The cultural norms prevailing in Asia put persons with disabilities at a disadvantage by placing them in a subordinate position in society. Persons with disabilities in Asia are constantly taught to be subservient. They are taught only to listen and not speak up. The lack of self-confidence leaves them with hunched shoulders, unable to stand tall and to make their voices heard. In such a society, the situation of these people are worse and they are often more timid and backward than their counterparts of persons with non-disabilities.
Of late, Sri Lankan persons with disabilities have shown a tendency of combating outdated cultural norms and securing their rightful place in society. They have gathered the strength to pursue their ambitions. The number of career men and women has increased considerably in the recent past. However, the same cannot be said of persons with disabilities. Persons with disabilities have difficulty in finding employment or setting up one’s own business. This is not purely due to the lack of hard skills or educational qualifications. Even if a person with a disability possesses the requisite qualifications and intellect for a particular profession, they fail because they lack the personality traits that employers and clients look for.
Modern day employers specifically look for candidates who possess soft skills such as interpersonal skills, presentation skills, etiquettes, adequate grooming, team spirit, right attitude, flexibility, appropriate dressing sense and presentability, presence of mind, time management, work ethics, personal hygiene, listening skills, communication skills, street smartness and common sense. Research has shown that in this competitive era, mere hard skills do not make a person employable and enable that person to sustain in the professional life. Unfortunately, most persons with disabilities are unable to acquire the skills which are required for personality development due to their impediment. People with non-disabilities follow visual cues and learn from others or join a finishing school. People with disabilities are unable to join mainstream finishing schools as most schools do not offer individualized lessons nor can they learn through observation. It is expected that the personality development programme specially designed to cater to the needs of this marginalized group of people with diverse disabilities will give them the ability to project themselves better and create an impression on others and eventually find a sustainable income.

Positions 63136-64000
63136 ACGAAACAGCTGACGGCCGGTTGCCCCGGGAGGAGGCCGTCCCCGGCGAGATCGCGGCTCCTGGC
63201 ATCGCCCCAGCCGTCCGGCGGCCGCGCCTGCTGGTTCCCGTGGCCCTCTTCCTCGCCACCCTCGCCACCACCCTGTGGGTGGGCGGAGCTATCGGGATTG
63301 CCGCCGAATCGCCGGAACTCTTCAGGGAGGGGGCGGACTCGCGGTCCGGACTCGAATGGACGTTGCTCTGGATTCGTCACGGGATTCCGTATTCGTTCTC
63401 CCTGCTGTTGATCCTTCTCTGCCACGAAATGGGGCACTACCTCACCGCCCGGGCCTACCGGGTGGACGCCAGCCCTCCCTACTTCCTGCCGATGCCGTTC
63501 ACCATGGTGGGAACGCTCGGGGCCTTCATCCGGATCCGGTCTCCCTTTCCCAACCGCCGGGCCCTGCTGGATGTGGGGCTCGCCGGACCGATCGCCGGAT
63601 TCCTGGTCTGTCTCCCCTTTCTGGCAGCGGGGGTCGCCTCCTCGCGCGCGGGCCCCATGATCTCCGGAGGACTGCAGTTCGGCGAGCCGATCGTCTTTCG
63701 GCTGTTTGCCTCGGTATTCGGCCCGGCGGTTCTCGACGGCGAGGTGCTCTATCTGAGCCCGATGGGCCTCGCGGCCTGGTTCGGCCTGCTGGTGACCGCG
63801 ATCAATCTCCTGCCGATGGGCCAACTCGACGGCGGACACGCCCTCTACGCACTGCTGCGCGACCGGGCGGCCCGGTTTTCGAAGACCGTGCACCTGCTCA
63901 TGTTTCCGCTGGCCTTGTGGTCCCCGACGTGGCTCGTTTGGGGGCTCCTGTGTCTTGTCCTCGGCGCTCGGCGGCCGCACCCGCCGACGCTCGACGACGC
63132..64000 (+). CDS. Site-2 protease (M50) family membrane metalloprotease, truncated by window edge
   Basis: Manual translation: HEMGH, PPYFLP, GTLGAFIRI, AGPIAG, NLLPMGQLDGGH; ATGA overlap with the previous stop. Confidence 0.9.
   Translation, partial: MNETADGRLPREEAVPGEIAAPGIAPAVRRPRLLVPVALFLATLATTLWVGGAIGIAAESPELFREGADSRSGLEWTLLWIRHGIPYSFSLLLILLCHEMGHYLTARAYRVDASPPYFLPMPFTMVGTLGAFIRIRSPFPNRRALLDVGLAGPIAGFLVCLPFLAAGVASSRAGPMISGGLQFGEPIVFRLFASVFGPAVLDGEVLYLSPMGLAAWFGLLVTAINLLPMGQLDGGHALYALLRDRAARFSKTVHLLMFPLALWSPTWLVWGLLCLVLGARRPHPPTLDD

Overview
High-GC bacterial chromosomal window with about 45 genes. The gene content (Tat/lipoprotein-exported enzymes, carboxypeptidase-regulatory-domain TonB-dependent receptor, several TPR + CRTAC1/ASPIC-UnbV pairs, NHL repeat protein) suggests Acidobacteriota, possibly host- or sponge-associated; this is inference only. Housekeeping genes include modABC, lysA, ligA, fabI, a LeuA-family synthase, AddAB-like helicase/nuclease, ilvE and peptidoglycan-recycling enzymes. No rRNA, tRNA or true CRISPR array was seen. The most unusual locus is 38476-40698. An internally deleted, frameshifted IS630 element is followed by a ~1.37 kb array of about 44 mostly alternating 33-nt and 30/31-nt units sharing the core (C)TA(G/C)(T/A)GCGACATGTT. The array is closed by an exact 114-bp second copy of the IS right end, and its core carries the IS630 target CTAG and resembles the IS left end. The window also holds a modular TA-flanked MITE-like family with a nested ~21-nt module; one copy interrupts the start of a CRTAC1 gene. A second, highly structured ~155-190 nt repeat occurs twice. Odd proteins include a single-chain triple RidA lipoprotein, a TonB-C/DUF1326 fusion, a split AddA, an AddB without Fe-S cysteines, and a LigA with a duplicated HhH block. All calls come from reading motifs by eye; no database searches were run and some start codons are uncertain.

The Employers’ Federation of Ceylon, Specialised Training & Disability Resource Centre started a course of study in Soft Skills for persons with diverse disabilities in March 2018. 15 persons with diverse disabilities (vision impaired, hearing impaired, partially sighted, physical disabilities, wheel chair users and slow learners) will be trained in Soft Skills.
Picture descriptions for vision impaired persons:
1 Dhananjaya Jayakody conducting the training.
2 Sign language interpretation.
FaceBook – Manique Gunaratne